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Go with the flow!
Lithium batteries are quite commonplace now but what about flow batteries? In this presentation we look at different chemistries, pros and cons of this method of energy storage and some exciting future developments.
What is a flow battery?
A flow battery is an electrical storage device that is a cross between a conventional battery and a fuel cell.
Liquid electrolyte of metallic salts is pumped through a core that consists of a positive and negative electrode, separated by a membrane.
The ion exchange that occurs between the cathode and anode generates electricity.
The liquid electrolyte is stored in external tanks.
Flow battery cycle life
Flow batteries can:
- Cycle more often
- To a greater depth of discharge at 100%
- With no negative effects on the batteries performance life
- Flow batteries can store power for 4 hours or more
- Last for decades ( up 25 years before needing replacement)
What is the electrolyte made of?
Most large commercial flow batteries use:
- Acid sulfur with vanadium salt as electrolyte
- The electrodes are made of graphite bipolar plates.
- Vanadium is one of few available active materials that keeps corrosion under control.
- Flow batteries have been tried that contain precious metal, such as platinum, which is also used in fuels cells.
- Research is continuing to find materials that are low cost and readily available.
How well do they perform?
Flow batteries perform best when:
- When they are above 20 kWh (Vanadium)
- Can deliver more than 10,000 full cycles
- Are good for about 20 years.
Cell voltages and energy density
Each cell produces 1.15–1.55 volts;
- They are connected in series to achieve the desired voltage levels
- The battery has a specific energy of about 40Wh/kg, which resembles lead acid
- This makes the battery best suited for bulk energy storage
Vanadium is the 23rd element on the periodic table and is used in the manufacturing of flow batteries:
- Currently mined in China, Russia and South Africa
- Nevada may soon become a contributor in the form of heavily oxidized crumbled rock
- Currently, 90 percent of lower grade vanadium is used as an additive to strengthen steel
- Battery scientists, mining companies and politicians are excited about vanadium becoming a strategic metal for “green energy"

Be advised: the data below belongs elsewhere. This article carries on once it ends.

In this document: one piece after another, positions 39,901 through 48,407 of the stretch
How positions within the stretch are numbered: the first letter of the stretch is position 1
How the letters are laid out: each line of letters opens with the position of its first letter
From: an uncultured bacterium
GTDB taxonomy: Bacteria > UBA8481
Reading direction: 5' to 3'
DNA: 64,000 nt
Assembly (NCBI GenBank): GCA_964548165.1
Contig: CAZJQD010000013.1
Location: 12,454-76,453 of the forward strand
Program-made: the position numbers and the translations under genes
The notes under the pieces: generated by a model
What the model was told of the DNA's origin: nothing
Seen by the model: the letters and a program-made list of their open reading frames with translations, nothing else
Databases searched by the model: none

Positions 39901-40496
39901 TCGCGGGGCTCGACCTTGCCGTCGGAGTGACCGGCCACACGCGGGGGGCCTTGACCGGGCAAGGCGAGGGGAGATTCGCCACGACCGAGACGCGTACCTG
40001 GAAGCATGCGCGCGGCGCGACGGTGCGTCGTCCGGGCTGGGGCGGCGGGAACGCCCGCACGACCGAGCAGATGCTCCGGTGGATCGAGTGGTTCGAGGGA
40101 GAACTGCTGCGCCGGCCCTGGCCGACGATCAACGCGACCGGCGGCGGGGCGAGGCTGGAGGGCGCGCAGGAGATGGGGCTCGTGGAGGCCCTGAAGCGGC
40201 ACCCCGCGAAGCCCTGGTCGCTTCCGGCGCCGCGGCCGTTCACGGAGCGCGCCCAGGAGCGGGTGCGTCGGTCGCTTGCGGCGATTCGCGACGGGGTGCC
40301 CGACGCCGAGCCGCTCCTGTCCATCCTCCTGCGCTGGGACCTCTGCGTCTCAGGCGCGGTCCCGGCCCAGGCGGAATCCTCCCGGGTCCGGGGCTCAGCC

Flow battery chemistries
Manufacturers offer a variety of flow battery chemistry with different cells been developed such:
- As redox, hybrid and membraneless
- Redox battery store energy in the liquid at all times
- Hybrid flow battery store at least some energy in solid metal during charge
- In a membraneless flow battery, liquid self separates in one tank
As a rule and relying upon the science, flow batteries will in general be less reactive, simple to dispose of and are not inclined to overheating.
Brisbane based company redflow has developed the world's smallest zinc-bromine flow battery Zcell in commercial production with:
- Operating temperature of between 10 degrees - 50 degrees
- If temp falls outside this temperature range the system shuts off
- Need to have thermal system to maintain electrolyte at above 10 degrees
- Can be discharged 100 %
- Can stay in a partial state of discharge for ever
How it works
Each battery contains about 100 litres of water-based zinc bromide salt solution that:
- Circulates in two separate hydraulic circuits.
- When charging, zinc is extracted from the zinc bromide solution and stored on a plastic membrane.
- During discharge, zinc is released back to the solution.
- Benefit of this process, causes no degradation to the battery when zinc is removed at end of each cycle,
- Giving it a sustained, long-life energy storage capacity
Advantages of a zinc bromine
With these batteries:
- There is no fire risk
- The bromide-based electrolyte is non-flammable
- Mechanical damage does not risk explosion or ‘thermal runaway’
- Batteries offer almost unlimited shelf life,
- Made from components that are easy to recycle or reuse
Flow batteries: Comparison with Vanadium
- Vanadium systems are much larger and provide a lower energy density
- This means have a much larger physical size,
- Potential issues with floor loading, weight
- Installation issues
What’s on the horizon
Harvard researchers in 2017 developed a new flow battery:
- It stores energy in organic molecules dissolved in neutral pH water
- The molecules have been restructured, making them more water soluble
- Has resulted in a battery that loses only 1% of its capacity every 1000 Cycles
As the energy storage wars become more heated the installer, designer and consumer must understand the various pros and cons of the different battery chemistries out there/
In the case of flow batteries the advantages included:
- Flow batteries use a liquid electrolyte
- They don’t mind being in a partial state of discharge
- Use non flammable materials
- Effectively the systems are totally recyclable
The only real disadvantage is the fact that these systems are less energy dense than their lithium counterparts and are also comparatively expensive but if safety is top of the list in regards to your selection criteria for an energy storage system flow batteries may be the answer.
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